Sunday, June 5, 2016

Resilience



In this novel fusing elements of dystopian fiction and sci-fi, a girl named Regina, who narrates most of the story, lives on the seaside of barriers that protect residents behind them from elevated waters effected by climate change, with her clan sentenced to live there by the World Federation. Tricentenarians rule the female-centric Federation with a system of castes, with Chief Inspector of its Department of Antiquities Joanne Demarco, who is occasionally the focus of third-person sections of otherwise exclusively-first-person chapters, in pursuit of Regina, who attempts desperately to survive an approaching hurricane.

The narrative itself opens at Richmond Swamps in the month of June in the year 296 After Community Movement (ACM). Before one immerses oneself into the story proper, it might be a good idea to reference the glossaries that appear after the main text, which list the name of important dramatis personae such as Regina Shen and her sister Colleen and give helpful tips on the book’s backstory such as the Great Collapse, which occurred about four years before the commencement of the ACM calendar system, not to mention details about the literary universe’s caste system levels.

Most of the novel’s action revolves around Regina’s attempts to weather out the hurricane, with occasional separation from her family members, not to mention simultaneous pursuit by the Department of Antiquities, the third-person sections with Demarco being decent breaks from the first-person narration. This reviewer further liked how despite the book’s dealing with the potential adverse effects of climate change, it doesn’t become preachy on the issue, and although the book would receive three sequels, the first ends without any major cliffhangers or last-minute revelations, ultimately accounting for a satisfying read.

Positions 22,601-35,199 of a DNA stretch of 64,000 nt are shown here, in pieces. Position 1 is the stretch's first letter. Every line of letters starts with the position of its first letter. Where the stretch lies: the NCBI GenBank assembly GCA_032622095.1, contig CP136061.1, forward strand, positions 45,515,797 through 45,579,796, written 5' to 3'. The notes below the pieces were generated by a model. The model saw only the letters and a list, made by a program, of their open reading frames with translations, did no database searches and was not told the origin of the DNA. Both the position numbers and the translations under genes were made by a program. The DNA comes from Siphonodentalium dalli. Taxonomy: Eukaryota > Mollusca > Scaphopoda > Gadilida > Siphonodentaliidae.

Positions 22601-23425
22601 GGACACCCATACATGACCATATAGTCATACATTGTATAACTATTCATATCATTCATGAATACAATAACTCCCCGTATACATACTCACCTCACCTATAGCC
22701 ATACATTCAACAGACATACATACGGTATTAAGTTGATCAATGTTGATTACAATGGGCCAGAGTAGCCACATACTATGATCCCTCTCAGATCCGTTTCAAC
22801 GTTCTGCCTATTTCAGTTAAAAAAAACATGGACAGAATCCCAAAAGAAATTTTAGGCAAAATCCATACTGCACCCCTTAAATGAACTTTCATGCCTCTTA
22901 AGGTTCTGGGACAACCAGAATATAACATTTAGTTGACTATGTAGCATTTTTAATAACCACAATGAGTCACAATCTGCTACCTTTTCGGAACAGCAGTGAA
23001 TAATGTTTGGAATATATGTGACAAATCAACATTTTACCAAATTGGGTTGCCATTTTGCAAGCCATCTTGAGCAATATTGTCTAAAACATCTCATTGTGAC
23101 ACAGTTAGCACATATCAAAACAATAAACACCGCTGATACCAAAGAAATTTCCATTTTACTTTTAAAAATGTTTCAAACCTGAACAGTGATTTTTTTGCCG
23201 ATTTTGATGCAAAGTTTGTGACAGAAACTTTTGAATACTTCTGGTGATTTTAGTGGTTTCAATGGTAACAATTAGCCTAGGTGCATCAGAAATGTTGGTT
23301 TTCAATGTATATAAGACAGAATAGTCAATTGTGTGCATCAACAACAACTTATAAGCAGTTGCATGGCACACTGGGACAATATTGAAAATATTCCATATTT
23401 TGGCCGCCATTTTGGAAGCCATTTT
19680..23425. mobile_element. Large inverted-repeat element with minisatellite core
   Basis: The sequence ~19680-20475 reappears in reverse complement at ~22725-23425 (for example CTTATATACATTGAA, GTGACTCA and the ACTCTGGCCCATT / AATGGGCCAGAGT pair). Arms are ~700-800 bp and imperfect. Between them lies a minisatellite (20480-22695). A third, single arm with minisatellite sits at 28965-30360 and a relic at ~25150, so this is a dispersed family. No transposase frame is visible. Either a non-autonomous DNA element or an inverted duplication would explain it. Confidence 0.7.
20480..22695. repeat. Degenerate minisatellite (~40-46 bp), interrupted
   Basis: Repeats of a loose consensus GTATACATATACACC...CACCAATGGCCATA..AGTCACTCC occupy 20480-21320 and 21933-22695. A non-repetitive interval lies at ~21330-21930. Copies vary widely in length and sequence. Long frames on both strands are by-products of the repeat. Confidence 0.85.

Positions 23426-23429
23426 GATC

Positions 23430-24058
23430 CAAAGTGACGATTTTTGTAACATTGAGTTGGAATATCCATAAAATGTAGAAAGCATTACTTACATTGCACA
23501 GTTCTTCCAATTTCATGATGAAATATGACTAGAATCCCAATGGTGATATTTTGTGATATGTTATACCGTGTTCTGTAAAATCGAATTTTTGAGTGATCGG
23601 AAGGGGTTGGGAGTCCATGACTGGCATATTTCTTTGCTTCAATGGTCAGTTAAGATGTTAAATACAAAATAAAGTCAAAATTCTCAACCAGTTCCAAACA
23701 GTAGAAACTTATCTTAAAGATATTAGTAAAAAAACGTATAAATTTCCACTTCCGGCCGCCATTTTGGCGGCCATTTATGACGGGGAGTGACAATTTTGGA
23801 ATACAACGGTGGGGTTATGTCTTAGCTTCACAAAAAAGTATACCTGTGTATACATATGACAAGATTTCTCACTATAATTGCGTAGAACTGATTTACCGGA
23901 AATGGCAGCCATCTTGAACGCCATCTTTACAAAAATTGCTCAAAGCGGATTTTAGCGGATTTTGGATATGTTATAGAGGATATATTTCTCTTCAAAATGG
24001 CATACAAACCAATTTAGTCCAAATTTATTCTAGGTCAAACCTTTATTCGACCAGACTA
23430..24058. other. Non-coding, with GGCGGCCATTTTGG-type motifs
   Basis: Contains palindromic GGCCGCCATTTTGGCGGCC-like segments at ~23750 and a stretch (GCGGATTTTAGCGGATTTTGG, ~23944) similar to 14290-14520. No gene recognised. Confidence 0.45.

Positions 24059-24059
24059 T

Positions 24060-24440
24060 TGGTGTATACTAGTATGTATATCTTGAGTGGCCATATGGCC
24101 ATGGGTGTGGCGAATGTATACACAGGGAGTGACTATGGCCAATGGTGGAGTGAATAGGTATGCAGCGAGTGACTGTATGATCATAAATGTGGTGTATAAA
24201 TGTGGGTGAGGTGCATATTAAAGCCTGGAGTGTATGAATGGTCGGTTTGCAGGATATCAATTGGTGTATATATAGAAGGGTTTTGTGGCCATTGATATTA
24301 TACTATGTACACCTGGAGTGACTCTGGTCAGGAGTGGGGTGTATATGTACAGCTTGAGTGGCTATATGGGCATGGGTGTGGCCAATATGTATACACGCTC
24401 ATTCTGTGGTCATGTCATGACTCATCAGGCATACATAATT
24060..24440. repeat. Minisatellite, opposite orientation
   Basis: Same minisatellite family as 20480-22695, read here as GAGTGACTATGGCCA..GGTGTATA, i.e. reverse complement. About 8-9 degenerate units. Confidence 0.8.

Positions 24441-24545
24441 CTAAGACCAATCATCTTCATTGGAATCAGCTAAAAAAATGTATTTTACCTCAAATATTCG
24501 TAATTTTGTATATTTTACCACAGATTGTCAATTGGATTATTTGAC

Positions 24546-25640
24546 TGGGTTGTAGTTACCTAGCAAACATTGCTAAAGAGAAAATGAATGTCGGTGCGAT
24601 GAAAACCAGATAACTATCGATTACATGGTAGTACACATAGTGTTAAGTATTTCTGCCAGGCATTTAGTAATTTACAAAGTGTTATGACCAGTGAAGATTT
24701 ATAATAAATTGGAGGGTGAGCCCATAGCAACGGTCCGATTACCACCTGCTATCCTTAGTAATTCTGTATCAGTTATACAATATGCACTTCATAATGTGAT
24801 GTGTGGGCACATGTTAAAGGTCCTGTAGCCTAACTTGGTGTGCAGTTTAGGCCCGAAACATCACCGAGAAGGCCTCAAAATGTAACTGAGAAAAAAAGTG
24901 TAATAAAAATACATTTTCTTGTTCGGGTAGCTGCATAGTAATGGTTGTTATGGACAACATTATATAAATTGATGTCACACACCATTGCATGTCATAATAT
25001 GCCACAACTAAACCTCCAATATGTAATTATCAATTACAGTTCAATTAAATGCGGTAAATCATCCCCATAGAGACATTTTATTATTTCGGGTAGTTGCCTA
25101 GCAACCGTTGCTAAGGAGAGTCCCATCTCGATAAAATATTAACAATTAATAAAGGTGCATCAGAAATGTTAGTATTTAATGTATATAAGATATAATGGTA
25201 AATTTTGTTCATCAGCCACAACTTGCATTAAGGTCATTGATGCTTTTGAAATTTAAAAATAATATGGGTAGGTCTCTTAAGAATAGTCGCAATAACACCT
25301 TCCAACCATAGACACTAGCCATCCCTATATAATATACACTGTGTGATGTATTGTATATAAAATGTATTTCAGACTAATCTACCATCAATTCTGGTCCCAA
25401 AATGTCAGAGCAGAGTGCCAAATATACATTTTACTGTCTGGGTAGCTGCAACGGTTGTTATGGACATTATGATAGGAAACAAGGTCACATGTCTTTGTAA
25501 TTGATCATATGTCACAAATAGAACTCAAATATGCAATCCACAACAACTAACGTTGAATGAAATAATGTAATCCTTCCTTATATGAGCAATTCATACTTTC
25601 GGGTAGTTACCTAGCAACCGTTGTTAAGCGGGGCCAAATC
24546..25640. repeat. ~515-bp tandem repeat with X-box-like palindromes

He was raised by a roaming aerospace engineer, growing up in various parts of the United States and Europe, as well as traveling through Asia. He took to stories as his anchor, including the works of Asimov, Bradbury, and Heinlein, and has been writing since age eleven.

Growing up, he was inspired by his father’s engineering work on cutting-edge aerospace projects to look to the future.

In an ideal world, Lance would find time loops where he could step out for a week at a time to read and write. Then he would return to the moment he left, without life getting in the way. Of course, since everyone would have the same ability, he suspects life would still sneak in.

Lance is also the author of short stories and novelettes.

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